- Grade 2 Mast Cell Tumor: This grade of MCT is more severe than grade 1, which can be a confusing grade of MCT because it will also be assigned something called a mitotic index that will give more information on how quickly the cells multiply. cancer cells. in the tumor. Low mitotic index grade 2 MCTs are often curable if they are completely removed with surgery as soon as they are discovered, but high mitotic index grade 2 MCTs tend to spread and may need additional chemotherapy or treatment after surgery. surgery.
- Grade 3 Mast Cell Tumor: The most concerning the level of MCT, a grade 3 spreads rapidly to other parts of the body, including internal organs. With aggressive treatment, a dog's prognosis remains fair.
Causes and risk factors of skin cancer in dogs
As in people, not all causes of skin cancer in dogs are fully understood, but there are some specific things that scientists know that contribute to a dog's likelihood of developing it.
- Sun Exposure: Areas of skin that are not protected by thick fur are more likely to develop some types of skin cancer, especially if that skin is light in color. These areas can be completely hairless or just have a short or thin coat of fur.
- Specific Dog Breeds: Vizslas, all sizes of Schnauzers, Doberman Pinschers, Airedale Terriers, Bay Retrievers, Scottish Terriers, Keeshonds, Labrador Retrievers, Bassett Hounds, Collies, Dalmatians, Bull Terriers, Beagles, Boxers, Pugs, and Boston Terriers can be all more likely to develop different types of skin cancers than other races.
- Black dogs: Dogs of this coat color seem to be more likely to develop malignant melanomas.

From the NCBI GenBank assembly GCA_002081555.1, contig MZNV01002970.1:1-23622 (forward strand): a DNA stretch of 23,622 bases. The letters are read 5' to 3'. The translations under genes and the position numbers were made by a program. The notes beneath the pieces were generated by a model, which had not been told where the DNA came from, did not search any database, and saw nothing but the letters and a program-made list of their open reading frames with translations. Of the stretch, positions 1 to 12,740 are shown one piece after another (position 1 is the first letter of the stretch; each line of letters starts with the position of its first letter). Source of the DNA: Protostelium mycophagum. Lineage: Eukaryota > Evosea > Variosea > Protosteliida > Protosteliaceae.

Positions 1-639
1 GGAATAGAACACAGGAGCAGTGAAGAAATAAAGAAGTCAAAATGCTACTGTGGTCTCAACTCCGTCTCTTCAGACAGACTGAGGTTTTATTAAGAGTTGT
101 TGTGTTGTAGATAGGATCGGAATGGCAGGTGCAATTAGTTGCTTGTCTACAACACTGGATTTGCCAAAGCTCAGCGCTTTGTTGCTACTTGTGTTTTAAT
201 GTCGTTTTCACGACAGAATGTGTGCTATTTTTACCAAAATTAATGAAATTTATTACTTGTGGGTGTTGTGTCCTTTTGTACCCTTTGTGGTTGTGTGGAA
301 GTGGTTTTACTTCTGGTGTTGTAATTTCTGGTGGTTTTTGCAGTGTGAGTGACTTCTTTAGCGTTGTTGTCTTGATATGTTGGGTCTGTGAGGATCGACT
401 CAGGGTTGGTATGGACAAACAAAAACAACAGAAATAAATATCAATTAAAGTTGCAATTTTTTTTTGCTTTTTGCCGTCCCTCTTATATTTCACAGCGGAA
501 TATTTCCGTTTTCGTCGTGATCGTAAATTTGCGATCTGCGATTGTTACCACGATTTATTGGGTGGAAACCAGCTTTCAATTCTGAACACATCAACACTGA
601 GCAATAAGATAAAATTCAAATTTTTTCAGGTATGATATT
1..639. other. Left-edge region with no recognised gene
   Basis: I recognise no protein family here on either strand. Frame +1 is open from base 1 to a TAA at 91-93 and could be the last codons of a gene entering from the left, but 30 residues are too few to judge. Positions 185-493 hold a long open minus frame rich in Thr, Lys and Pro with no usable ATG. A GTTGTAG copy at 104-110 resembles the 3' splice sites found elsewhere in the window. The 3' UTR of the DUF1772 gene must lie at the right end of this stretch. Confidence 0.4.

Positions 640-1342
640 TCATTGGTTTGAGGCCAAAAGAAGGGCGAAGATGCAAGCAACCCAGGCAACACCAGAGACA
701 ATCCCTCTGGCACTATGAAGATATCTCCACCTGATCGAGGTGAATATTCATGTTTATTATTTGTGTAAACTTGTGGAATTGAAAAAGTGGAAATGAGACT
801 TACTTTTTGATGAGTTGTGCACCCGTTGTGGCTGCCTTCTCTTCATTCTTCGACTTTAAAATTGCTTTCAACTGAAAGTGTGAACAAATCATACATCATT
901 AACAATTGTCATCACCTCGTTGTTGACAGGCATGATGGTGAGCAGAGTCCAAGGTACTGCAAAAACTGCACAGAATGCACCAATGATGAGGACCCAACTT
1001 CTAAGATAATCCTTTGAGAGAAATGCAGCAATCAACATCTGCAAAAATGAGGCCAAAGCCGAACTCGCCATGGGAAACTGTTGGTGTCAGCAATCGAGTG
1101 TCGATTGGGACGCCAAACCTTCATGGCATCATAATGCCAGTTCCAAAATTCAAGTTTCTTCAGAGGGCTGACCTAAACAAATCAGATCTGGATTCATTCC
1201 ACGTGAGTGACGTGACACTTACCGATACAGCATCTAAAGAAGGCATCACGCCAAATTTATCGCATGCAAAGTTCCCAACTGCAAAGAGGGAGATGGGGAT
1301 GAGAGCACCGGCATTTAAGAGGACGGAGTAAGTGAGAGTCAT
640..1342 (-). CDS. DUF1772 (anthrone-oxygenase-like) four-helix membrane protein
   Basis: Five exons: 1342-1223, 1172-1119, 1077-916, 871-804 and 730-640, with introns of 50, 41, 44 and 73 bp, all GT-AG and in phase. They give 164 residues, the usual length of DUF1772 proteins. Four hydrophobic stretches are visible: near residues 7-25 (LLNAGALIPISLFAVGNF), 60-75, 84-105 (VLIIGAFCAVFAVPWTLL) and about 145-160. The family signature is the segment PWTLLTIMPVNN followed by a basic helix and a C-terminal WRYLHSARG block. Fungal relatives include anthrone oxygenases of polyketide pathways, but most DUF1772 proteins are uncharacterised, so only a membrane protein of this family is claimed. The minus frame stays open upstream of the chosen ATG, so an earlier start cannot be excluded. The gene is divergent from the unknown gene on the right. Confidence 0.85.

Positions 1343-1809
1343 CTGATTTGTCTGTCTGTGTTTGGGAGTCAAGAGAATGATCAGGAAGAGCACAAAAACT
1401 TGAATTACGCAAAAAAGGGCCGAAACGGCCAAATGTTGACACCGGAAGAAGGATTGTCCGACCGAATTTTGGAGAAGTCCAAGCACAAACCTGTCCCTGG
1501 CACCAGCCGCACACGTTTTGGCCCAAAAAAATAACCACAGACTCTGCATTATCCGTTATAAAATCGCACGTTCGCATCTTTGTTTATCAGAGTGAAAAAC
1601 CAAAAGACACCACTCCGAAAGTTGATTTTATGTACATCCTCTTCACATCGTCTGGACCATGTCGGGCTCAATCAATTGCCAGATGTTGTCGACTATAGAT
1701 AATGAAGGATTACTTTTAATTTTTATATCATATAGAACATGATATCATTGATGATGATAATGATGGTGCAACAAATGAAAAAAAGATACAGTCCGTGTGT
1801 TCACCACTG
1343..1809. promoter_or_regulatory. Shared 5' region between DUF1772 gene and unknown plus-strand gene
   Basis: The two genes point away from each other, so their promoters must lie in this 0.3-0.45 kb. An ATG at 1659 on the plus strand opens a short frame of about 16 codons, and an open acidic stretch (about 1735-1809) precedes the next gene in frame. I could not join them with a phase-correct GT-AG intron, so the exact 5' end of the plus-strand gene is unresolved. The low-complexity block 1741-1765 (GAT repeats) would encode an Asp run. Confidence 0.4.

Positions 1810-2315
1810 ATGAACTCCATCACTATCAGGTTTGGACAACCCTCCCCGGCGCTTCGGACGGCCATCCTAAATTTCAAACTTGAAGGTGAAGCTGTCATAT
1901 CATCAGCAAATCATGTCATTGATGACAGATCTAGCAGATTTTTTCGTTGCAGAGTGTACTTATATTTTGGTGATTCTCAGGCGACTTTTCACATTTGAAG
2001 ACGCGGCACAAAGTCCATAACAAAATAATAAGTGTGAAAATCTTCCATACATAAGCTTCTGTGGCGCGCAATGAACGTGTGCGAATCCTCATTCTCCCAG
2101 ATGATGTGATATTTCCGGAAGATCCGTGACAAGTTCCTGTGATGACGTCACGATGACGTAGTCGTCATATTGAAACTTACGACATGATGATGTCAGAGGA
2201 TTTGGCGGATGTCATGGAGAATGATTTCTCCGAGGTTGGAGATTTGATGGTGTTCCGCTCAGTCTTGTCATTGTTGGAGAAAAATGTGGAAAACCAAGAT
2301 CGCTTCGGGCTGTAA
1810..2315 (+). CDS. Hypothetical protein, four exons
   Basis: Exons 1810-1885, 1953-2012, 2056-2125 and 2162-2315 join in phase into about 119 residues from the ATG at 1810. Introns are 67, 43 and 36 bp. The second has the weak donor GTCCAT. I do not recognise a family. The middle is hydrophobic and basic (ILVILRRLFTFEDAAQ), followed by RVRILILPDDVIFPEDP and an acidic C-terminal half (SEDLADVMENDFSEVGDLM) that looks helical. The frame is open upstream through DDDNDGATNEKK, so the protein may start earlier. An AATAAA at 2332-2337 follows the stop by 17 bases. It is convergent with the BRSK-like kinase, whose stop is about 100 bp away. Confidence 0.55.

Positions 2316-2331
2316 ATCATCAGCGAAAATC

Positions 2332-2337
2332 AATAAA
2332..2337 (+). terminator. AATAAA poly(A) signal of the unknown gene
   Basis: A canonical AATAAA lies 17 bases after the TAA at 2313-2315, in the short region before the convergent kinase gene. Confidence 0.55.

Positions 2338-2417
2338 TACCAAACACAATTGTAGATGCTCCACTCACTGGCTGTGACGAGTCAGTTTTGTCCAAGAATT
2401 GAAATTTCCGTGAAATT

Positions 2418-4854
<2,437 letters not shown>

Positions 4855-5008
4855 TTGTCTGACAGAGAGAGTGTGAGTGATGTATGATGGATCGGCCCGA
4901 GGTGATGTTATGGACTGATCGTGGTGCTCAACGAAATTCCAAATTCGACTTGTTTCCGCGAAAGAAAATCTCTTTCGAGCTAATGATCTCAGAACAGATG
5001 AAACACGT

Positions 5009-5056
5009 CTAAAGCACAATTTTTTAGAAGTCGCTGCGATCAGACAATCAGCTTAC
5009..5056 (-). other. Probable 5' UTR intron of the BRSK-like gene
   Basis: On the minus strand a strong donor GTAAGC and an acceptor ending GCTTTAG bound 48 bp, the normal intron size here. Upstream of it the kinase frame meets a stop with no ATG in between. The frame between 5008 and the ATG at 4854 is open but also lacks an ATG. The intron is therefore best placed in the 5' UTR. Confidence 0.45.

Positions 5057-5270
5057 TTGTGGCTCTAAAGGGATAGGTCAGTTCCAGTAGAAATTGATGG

- Adult and Senior Dogs: As dogs mature, they develop cancer at higher rates than younger dogs.
Excessive licking or chewing: Because chronic inflammation can increase the risk of cancer, excessive licking or chewing of an area of skin can lead to (or be a symptom) of cancer.
Diagnosis of skin cancer in dogs
A veterinarian will perform a complete physical exam on your dog to look for abnormal growths or lesions on the skin. If one is discovered, they may recommend surgical removal, biopsy, or cell aspiration to diagnose whether or not it is skin cancer and, if so, what type of cancer it is.
The vet can look at the samples under the microscope and/or send them to a pathologist for identification. Recommendations for diagnostic tests may vary based on the location, size, sensation, and age of growth.
Treatment of skin cancer in dogs
Some skin cancers can be cured with complete surgical removal, but others require additional or other forms of treatment, such as chemotherapy, radiation therapy, and procedures or medications intended to improve quality of life. Treatment and prognosis will vary greatly depending on the type of skin cancer a dog is diagnosed with.
How to prevent skin cancer in dogs
Unfortunately, there is no good way to prevent all types of skin cancer. Limiting sun exposure can help decrease the chance of developing some types, but the root cause of cancer cells within the body is not always well understood.
Despite this, many people give antioxidants to their pets as they scavenge free radicals and can slow the development of cancer cells, but there is no guarantee that this will help. In the end, feeding a nutritious diet, providing plenty of exercise, and maintaining a healthy weight are the best ways to maximize your dog's chances of avoiding cancer.
Enjoy The Video Tutorial about Cancer on Your Dog's Paw or Skin, What You Need to Know
Source: Dr Sue Cancer Vet